Many dynamic languages implement (or want to implement) a JIT Compiler in order to speed up their execution times. Inevitably, someone from the peanut gallery asks why they don't use LLVM. The answer is often, "LLVM is unsuitable for building a JIT." (For Example, Armin Rigo's comment here.)

Why is LLVM Unsuitable for building a JIT?

Note: I know LLVM has its own JIT. If LLVM used to be unsuitable, but now is suitable, please say what changed. I'm not talking about running LLVM Bytecode on the LLVM JIT, I'm talking about using the LLVM libraries to implement a JIT for a dynamic language.

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    Hmm... stackoverflow.com/questions/4077396/llvm-jit-speed-up-choices/… says the answer is "because it's too slow." Jul 26, 2011 at 17:34
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    -1 LLVM is not considered unsuitable for implementing a JIT.
    – J D
    Mar 4, 2012 at 13:05
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    Well Jon, I have several good answers below. Maybe you can write one about your I-implemented-a-JIT-with-LLVM-and-it-was-awesome experience? Mar 5, 2012 at 17:47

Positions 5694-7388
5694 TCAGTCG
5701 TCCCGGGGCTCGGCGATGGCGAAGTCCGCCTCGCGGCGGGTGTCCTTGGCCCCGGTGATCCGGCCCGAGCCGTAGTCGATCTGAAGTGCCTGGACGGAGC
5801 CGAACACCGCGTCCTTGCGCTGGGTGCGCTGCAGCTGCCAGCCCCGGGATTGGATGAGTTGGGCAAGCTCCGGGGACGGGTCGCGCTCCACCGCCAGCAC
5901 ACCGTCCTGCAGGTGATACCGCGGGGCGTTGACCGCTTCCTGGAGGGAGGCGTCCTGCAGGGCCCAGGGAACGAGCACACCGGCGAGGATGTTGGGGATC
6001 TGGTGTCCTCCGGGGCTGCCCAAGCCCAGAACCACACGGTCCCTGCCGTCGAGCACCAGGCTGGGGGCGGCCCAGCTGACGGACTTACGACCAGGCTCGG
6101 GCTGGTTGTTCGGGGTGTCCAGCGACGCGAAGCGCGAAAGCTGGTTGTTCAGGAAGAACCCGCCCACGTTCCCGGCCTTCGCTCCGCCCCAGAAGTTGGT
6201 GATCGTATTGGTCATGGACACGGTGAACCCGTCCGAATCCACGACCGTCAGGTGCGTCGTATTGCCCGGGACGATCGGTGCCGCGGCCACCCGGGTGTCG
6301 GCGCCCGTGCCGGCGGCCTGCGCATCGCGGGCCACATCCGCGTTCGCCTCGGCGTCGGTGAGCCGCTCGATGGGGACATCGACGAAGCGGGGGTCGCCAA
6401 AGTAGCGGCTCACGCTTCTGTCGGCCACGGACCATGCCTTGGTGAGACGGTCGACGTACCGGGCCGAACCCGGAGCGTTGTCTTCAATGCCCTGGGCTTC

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    For my next trick, I'll tell the Iron Chef how to make waffles. (smacks self.) Mar 5, 2012 at 21:06
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    S'ok. Was worse on this other question where I got 4 downvotes despite being the only answerer to have written several low-latency commercial applications in functional languages! stackoverflow.com/a/4479114/13924
    – J D
    Mar 6, 2012 at 22:35

6 Answers 6


Why is LLVM Unsuitable for building a JIT?

I wrote HLVM, a high-level virtual machine with a rich static type system including value types, tail call elimination, generic printing, C FFI and POSIX threads with support for both static and JIT compilation. In particular, HLVM offers incredible performance for a high-level VM. I even implemented an ML-like interactive front-end with variant types and pattern matching using the JIT compiler, as seen in this computer algebra demonstration. All of my HLVM-related work combined totals just a few weeks work (and I am not a computer scientist, just a dabbler).

I think the results speak for themselves and demonstrate unequivocally that LLVM is perfectly suitable for JIT compilation.

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    Interesting. Your work is on statically typed functional languages, where the complaints I heard (linked in the post) were from people implementing dynamically typed imperative/OO languages. I wonder if the typing or functionalness has a bigger impact. Mar 5, 2012 at 21:49